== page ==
Likewise, God would—just in the nick of time—deflect the bullets of the would-be murderer so that the woman under attack survived unscathed. Even before that, God would have providentially worked so that the man would never even have it cross his mind that he wanted a gun. Still further, one might argue that God would work in his heart to deal with any underlying hostilities that might make him want to shoot someone in the first place.
Likewise, just before the abusive husband is about to shout at his wife, God numbs his mouth, throat, and tongue so he cannot say a word—at least until he calms down. God removes His restraint only when the man has a better state of mind. One might also argue that God would have worked providentially in the man’s life so that he had a healthy upbringing by a loving mother and father who set good examples in interpersonal relationships. On and on it goes.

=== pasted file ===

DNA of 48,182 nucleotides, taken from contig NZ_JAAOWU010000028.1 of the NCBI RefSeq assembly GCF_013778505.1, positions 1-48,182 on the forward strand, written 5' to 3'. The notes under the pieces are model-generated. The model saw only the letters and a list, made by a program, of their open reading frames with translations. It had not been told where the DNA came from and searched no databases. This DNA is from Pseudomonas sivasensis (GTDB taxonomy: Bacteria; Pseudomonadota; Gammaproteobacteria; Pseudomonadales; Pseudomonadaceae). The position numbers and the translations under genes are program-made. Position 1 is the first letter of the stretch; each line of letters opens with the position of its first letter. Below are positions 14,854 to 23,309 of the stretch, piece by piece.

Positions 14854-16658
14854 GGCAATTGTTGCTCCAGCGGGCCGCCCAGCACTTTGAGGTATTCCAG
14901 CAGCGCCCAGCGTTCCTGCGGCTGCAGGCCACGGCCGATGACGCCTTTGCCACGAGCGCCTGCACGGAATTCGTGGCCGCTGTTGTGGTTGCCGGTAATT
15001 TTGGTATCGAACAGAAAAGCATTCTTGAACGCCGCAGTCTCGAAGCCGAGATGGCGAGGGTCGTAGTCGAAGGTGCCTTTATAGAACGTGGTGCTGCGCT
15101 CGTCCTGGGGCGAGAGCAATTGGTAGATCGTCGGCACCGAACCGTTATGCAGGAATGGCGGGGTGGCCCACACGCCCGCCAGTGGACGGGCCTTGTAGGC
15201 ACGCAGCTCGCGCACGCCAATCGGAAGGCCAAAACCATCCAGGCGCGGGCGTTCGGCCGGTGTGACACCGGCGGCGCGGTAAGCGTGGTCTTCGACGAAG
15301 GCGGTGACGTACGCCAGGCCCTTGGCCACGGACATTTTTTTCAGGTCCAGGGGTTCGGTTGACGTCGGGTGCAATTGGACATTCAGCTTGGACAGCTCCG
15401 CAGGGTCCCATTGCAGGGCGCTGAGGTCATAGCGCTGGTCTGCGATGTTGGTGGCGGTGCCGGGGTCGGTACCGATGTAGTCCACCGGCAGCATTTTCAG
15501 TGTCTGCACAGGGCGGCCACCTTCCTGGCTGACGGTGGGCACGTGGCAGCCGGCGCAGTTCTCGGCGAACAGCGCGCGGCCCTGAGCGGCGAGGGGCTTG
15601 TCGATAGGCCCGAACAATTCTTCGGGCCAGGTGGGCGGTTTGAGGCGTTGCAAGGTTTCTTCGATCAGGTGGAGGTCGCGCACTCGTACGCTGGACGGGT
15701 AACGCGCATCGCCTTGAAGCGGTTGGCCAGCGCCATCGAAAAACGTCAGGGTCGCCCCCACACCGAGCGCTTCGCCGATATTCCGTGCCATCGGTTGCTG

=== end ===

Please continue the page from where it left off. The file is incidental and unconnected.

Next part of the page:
Can you see where I am going with this? Such a scenario would ultimately mean that human beings would no longer be free to make choices, and their personal responsibility would evaporate since God would be assuming it upon Himself to thwart all evil before it erupts. There would also be no regularity in the world, because we would never know when God was about to step in out of the blue and intervene in the affairs of humanity. Such a world would be chaotic.
It makes better sense to base our understanding of evil on the Scriptural fact that God is not finished yet. It is wrong to conclude that God is not dealing with the problem of evil because He has not once-for-all dealt with it in the present moment. God’s definitive dealing with evil is yet future. Christian philosopher Peter Kreeft suggests that “since the solution is future, it is not yet. We are in a story, and only the end of the story explains the rest of it.” When we read a good novel, we often do not understand everything that’s taken place in the story until the very end of the book. That is when our perspective on the story becomes complete. That is when we say, “Oh, I get it now!” One day in the future, we will come to the last chapter in the “human story,” and all will become clear. Kreeft explains: